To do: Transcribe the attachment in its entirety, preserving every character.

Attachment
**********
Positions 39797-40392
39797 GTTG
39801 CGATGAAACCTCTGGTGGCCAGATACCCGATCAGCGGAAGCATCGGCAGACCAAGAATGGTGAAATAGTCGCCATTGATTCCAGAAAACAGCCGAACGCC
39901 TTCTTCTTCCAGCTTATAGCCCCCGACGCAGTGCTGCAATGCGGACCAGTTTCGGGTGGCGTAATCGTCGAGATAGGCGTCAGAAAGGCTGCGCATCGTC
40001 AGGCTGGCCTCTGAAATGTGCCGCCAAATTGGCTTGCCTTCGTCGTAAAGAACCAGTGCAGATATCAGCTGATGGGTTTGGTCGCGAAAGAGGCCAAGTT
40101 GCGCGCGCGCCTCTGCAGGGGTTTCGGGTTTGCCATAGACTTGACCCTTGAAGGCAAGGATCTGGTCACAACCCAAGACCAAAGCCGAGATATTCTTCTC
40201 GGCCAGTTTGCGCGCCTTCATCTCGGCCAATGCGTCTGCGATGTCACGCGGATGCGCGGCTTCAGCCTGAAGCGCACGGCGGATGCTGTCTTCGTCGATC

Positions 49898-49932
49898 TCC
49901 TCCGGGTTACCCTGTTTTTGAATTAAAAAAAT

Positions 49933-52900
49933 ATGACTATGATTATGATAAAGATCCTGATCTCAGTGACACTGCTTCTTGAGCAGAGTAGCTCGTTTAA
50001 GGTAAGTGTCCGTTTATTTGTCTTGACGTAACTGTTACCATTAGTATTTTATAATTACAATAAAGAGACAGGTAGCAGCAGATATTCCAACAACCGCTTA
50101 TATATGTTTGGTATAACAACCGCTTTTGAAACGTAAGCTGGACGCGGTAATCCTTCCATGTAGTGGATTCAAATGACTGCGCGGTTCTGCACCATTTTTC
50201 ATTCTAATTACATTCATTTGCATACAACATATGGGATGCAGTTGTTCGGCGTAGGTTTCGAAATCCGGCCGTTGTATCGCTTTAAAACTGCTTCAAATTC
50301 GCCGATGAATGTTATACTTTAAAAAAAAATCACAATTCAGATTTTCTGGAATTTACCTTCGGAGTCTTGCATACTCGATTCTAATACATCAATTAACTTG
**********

Positions 39797-40392
39797 GTTG
39801 CGATGAAACCTCTGGTGGCCAGATACCCGATCAGCGGAAGCATCGGCAGACCAAGAATGGTGAAATAGTCGCCATTGATTCCAGAAAACAGCCGAACGCC
39901 TTCTTCTTCCAGCTTATAGCCCCCGACGCAGTGCTGCAATGCGGACCAGTTTCGGGTGGCGTAATCGTCGAGATAGGCGTCAGAAAGGCTGCGCATCGTC
40001 AGGCTGGCCTCTGAAATGTGCCGCCAAATTGGCTTGCCTTCGTCGTAAAGAACCAGTGCAGATATCAGCTGATGGGTTTGGTCGCGAAAGAGGCCAAGTT
40101 GCGCGCGCGCCTCTGCAGGGGTTTCGGGTTTGCCATAGACTTGACCCTTGAAGGCAAGGATCTGGTCACAACCCAAGACCAAAGCCGAGATATTCTTCTC
40201 GGCCAGTTTGCGCGCCTTCATCTCGGCCAATGCGTCTGCGATGTCACGCGGATGCGCGGCTTCAGCCTGAAGCGCACGGCGGATGCTGTCTTCGTCGATC

Positions 49898-49932
49898 TCC
49901 TCCGGGTTACCCTGTTTTTGAATTAAAAAAAT

Positions 49933-52900
49933 ATGACTATGATTATGATAAAGATCCTGATCTCAGTGACACTGCTTCTTGAGCAGAGTAGCTCGTTTAA
50001 GGTAAGTGTCCGTTTATTTGTCTTGACGTAACTGTTACCATTAGTATTTTATAATTACAATAAAGAGACAGGTAGCAGCAGATATTCCAACAACCGCTTA
50101 TATATGTTTGGTATAACAACCGCTTTTGAAACGTAAGCTGGACGCGGTAATCCTTCCATGTAGTGGATTCAAATGACTGCGCGGTTCTGCACCATTTTTC
50201 ATTCTAATTACATTCATTTGCATACAACATATGGGATGCAGTTGTTCGGCGTAGGTTTCGAAATCCGGCCGTTGTATCGCTTTAAAACTGCTTCAAATTC
50301 GCCGATGAATGTTATACTTTAAAAAAAAATCACAATTCAGATTTTCTGGAATTTACCTTCGGAGTCTTGCATACTCGATTCTAATACATCAATTAACTTG